Just like the fans of the other 31 teams preparing for the 2010 FIFA World Cup South Africa™, Uruguay supporters have been assessing their heroes’ chances of success ever since the Final Draw was made in Cape Town last December.
Pitched into the same section as the tournament hosts, France and Mexico, the current Charrúa crop are intent on emulating the finest achievements of their illustrious predecessors, as their coach Oscar El Maestro Tabarez explains.
“We have a duty to our country’s great footballing history,” he tells FIFA.com. “Some people call it prehistory but they’re only saying that because they don’t have any history of their own to talk about. We need to have some kind of link with those great champions, at least in terms of our footballing culture and what it means to us.”
In recent weeks that status has been the subject of heated discussion between Mexican and Uruguayan users of FIFA.com, who have been talking up their teams’ respective chances of success at South Africa 2010 on the site’s forums. Expertly sidestepping the debate, the wily Tabarez chooses to reveal his vision for the immediate future instead.
“That’s not our only responsibility,” he explains. “We also have a responsibility to the youngsters, the little ones who have never seen the national side win an international trophy. Earning qualification against Costa Rica gave us cause for celebration but now we’re looking to achieve something more important.”
“In the friendly with Switzerland [a 3-1 win in St. Gallen last Wednesday] we finally got on with what we like doing best, and that’s playing football. Our main focus now is on the last two weeks of May, which is when we’ll be doing our fine-tuning. Our goal is to fight all the way in South Africa without trying to picture what the future might bring. We have our expectations, but we are fully aware of the realities around us.”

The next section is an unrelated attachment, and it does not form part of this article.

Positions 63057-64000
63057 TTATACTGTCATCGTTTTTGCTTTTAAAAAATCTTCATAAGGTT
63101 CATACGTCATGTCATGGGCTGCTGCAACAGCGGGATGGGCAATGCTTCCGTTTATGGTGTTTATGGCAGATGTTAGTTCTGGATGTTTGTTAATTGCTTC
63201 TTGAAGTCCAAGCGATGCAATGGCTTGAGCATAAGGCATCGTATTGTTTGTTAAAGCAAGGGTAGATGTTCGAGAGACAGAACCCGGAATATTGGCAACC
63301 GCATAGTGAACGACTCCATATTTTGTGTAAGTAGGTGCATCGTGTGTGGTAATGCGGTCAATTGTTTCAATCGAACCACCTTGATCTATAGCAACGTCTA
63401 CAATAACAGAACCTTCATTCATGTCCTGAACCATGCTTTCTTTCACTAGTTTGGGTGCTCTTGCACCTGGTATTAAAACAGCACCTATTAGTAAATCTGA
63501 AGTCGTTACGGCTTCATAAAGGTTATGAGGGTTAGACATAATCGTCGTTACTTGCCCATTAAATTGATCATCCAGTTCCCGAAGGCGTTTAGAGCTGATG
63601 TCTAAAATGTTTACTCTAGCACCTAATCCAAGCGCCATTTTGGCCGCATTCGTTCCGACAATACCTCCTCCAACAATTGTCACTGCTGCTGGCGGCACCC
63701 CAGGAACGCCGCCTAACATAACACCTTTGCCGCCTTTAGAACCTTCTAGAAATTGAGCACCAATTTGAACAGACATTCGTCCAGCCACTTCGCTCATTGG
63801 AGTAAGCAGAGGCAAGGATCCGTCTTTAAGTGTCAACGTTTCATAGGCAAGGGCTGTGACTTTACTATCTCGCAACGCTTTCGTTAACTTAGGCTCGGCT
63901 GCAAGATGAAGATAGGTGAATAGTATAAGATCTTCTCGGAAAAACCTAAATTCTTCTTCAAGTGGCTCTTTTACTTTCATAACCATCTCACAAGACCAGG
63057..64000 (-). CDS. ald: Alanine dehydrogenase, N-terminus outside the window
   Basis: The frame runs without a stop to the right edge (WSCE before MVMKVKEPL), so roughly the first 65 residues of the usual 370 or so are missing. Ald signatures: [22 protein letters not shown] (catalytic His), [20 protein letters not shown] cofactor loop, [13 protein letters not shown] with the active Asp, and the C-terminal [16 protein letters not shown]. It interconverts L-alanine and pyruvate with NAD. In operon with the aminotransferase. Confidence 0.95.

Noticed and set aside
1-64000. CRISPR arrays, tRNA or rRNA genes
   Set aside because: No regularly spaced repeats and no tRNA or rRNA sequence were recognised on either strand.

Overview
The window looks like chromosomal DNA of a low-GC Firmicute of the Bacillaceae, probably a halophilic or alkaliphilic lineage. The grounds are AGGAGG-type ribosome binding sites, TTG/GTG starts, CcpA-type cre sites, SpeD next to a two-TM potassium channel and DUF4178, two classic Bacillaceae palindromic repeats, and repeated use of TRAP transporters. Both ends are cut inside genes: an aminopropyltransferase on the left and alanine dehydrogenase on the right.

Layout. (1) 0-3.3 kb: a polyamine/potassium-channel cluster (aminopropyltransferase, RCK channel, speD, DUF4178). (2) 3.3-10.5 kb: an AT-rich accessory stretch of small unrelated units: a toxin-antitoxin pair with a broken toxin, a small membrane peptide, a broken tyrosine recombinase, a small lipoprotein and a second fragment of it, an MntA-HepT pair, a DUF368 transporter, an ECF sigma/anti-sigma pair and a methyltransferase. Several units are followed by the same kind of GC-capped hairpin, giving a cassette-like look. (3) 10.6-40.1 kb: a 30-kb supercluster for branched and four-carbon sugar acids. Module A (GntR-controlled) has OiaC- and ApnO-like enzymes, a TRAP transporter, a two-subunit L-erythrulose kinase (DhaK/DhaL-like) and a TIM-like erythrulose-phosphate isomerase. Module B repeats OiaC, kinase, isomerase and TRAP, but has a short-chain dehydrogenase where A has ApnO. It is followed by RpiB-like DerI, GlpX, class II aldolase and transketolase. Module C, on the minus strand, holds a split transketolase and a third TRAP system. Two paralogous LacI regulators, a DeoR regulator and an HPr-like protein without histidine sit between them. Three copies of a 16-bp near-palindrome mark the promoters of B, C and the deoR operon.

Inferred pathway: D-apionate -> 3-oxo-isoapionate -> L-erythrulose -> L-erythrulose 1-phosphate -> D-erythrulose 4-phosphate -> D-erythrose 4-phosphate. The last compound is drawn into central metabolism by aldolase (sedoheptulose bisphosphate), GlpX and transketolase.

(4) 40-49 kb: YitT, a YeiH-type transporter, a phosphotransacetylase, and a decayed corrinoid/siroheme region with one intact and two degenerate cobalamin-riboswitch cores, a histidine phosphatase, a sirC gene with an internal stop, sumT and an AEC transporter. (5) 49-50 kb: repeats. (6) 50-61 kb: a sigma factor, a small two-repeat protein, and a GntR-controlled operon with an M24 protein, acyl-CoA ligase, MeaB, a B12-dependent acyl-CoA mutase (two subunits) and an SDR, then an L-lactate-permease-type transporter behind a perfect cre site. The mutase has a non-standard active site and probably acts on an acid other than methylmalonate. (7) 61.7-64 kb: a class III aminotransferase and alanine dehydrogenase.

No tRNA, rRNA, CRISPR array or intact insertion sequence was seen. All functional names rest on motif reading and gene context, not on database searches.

Ever the realist, El Maestro knows exactly what to expect come June, having taken La Celeste to Italy 1990. “Twenty years have gone by since that World Cup, and as well as being older I’m also more mature and more experienced. I know very well, for example, that the only thing you can do in the first round is qualify for the next. That’s the only objective there is – to get through and be there for the start of the real World Cup in the last 16.”
The perfect stage
Tabarez was in Sun City last month for the 2010 FIFA World Cup Team Workshop, and is full of praise for the hard work the host nation is putting into the big event.
“It’s a good thing that Africa has been given the opportunity as everyone has the right to stage this event,” he enthused. “It’s a huge challenge for the South Africans but it’s worth it. It is the greatest sporting competition in the world after all, and I think the Organising Committee have done their bit. We’ve got some top-class stadiums and it’s just a case of adding the finishing touches now. The really important stuff is just about to begin: 32 teams trying to play good football.”
The South African climate in June is sure to be an advantage for the Uruguayan players, as Tabarez acknowledges. “We’ll try and make the most of the cold weather by staying put in Montevideo and doing all our preparations there, where the temperatures will be exactly the same. This is only the fifth World Cup to take place during winter months and that should ensure we see better football.”
Chilly conditions aside, what does the former Penarol, Boca Juniors, Cagliari and AC Milan coach expect from his charges once they get to South Africa? “We’ve got some very good players and others of a slightly lower level, and the important thing will be to get the structure right,” he replies. “The team’s been working together for the last four years and it’s well-drilled, although that’s something we’ll only know for sure when the ball starts rolling. Our ultimate goal is to show the links that bind us to our nation’s great champions.”